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Last updateWed, 18 Oct 2017 8am

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Report Finds That NJ Hometown Influences Lifespan

Living in Northern Towns Can Add Years to Your Life


Depending on where you live in the state of New Jersey, your lifespan can vary greatly. Factors such as socio-economic status have a large impact on the type of lifestyle one lives, and ultimately their overall health, according to NJ.com.

Dr. Lynne Holden, Co-founder and President of Mentoring in Medicine, said, “Many families traditionally do not eat fresh fruits and vegetables. Quality produce at an affordable price is often not available in local neighborhoods. Therefore, families are used to eating canned food or carbohydrate and fat laden foods which have longer shelf lives.”

In New Jersey there is a tremendous gap between those who are wealthy and those who are not. When analyzing the geography of New Jersey, there is a clear north-south divide, as men and women in the north are expected to live an average of five years longer than those who live in the south.

With regards to the whole country, Bergen County, NJ has the fourth highest life expectancy at 81.9 years. “I strongly believe that people on low economic areas live shorter than most because of the few options and opportunities they have. Most were born into a low economic household and continued to partake in a vicious cycle that is hard to escape,” said Ava McClendon, a junior art student. “There aren’t many good jobs in these areas or good education so people often resort to selling drugs or doing things that are not legally acceptable. Some people suffer from depression and stress because they constantly face the reality of being poor and see the negative effects of it.”

Holden said, “Community leaders should work with politicians to secure alternative ways to supply fresh fruits and vegetables. Also, culturally creative ways to cook foods in traditional and tasty ways without added calories should be disseminated through various methods to community members. Children (and adults) should be made aware of the impact of various foods with components such as too much sugar and too much salt on health.”

In Toms River, the average life expectancy increased four years from 2001-2014, the highest rise in any county. However, other counties clearly display a divide, as someone in the most northern point of New Jersey can live as long as 10 years more than someone in the most southern point.

I think the reason that people in low economic areas live shorter lives is related to two different, yet related factors. The first being that generally speaking, low economic areas tend to be less “safe” in terms of violence and other illegal activities,” said junior psychology student Andrew Guerguis. “The second reason could be because of the cleanliness of the area or even the home. For example, maybe the home is infested with mold and the family or individual doesn’t have enough money to repair it.”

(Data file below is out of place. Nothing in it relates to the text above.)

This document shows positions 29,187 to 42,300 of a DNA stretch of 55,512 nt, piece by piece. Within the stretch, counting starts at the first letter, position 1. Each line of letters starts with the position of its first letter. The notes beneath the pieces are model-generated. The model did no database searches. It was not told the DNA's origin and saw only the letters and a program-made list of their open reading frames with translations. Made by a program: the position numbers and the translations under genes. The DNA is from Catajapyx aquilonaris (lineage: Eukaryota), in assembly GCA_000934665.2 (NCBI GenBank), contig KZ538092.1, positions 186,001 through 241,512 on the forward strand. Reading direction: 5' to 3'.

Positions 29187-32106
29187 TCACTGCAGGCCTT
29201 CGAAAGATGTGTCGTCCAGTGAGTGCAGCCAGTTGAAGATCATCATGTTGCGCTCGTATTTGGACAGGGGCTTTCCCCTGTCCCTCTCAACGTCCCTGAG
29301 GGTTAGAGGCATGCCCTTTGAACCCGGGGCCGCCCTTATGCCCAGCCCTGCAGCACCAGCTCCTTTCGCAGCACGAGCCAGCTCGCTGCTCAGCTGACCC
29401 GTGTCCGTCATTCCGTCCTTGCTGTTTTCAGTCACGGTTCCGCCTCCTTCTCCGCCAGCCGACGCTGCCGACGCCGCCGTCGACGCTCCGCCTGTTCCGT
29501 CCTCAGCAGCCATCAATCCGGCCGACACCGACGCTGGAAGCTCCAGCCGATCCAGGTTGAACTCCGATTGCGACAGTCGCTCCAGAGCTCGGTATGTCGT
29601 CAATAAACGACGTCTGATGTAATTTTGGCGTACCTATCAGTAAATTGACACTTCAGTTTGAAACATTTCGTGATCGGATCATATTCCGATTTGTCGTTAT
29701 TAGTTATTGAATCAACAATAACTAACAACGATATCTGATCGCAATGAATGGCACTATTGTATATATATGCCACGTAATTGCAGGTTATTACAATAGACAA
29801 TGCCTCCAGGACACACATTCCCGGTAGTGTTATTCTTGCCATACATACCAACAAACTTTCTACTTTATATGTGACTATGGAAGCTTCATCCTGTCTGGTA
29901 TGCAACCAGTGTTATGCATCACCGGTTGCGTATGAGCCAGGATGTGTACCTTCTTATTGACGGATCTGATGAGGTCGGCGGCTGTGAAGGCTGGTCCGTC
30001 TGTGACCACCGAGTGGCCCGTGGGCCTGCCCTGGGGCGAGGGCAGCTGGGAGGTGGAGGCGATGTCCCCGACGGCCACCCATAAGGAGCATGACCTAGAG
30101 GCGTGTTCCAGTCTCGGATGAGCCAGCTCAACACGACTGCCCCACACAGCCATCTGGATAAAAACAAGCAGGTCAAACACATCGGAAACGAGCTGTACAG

Guerguis added that there are a few possible solutions to this issue. To start, the state should work on improving the developments, building more affordable houses in areas that aren’t ghettos, and cleaning up towns and cities is a start. He believes we should all serve in these communities and for one-day walk in each other’s shoes.

A person in Cape May is expected to live three to four years shorter than an individual in Somerset, where people make a significantly higher income. Areas toward the north have more access to fresh food, better law enforcement, and better mental health.

class="StoryStyle-Hyphenloose">In the field of public health, we have been looking at how health is socially determined for a while,” said Jaime Myers, an assistant professor of Health and Physical Education. “There are many factors that play a role in this. Due to the increasing separation of communities along income lines across the last 50 years, we have seen a trend that those who live in low income areas have a multitude of barriers to good healthcare and beneficial living conditions for healthy living.”

Myers noted that healthcare is a large issue for people in low socio-economic areas, and they also lack the means of obtaining fresh fruit and vegetables and safe outdoor areas for physical activities. “Additionally, many low income community members report increased stress levels due to violence in the community and financial hardship. All of these factors combined (as well as many others) can influence life expectancy in negative ways,” said Myers.

Furthermore, the areas with the highest income have significantly more doctors, which means better healthcare. “We need to educate our children when they are young to develop healthier habits, plus experts in health care communities can help give knowledge and resources to teach parents and grandparents healthier habits (while maintaining cultural preferences to pass on from generation to generations) because they are the role models for their children,” said communication professor Barbara Baron.

When examining Cumberland, the state’s poorest county, compared to Bergen, the state’s richest, the divide is clear. Even the poorest people in Bergen County have a longer life expectancy than most of the world, whereas people in Cumberland live below the 40 states in the nation.

One of the big things we can do is reduce economic stratification of our communities by creating mixed-income housing in our strategic development plans,” said Myers. “Another is to invest in our public health infrastructure by creating more affordable and accessible healthcare facilities in communities. Improving community safety through public works projects designed to make clean safe recreation spaces and walking paths is another way to tackle the problem.”

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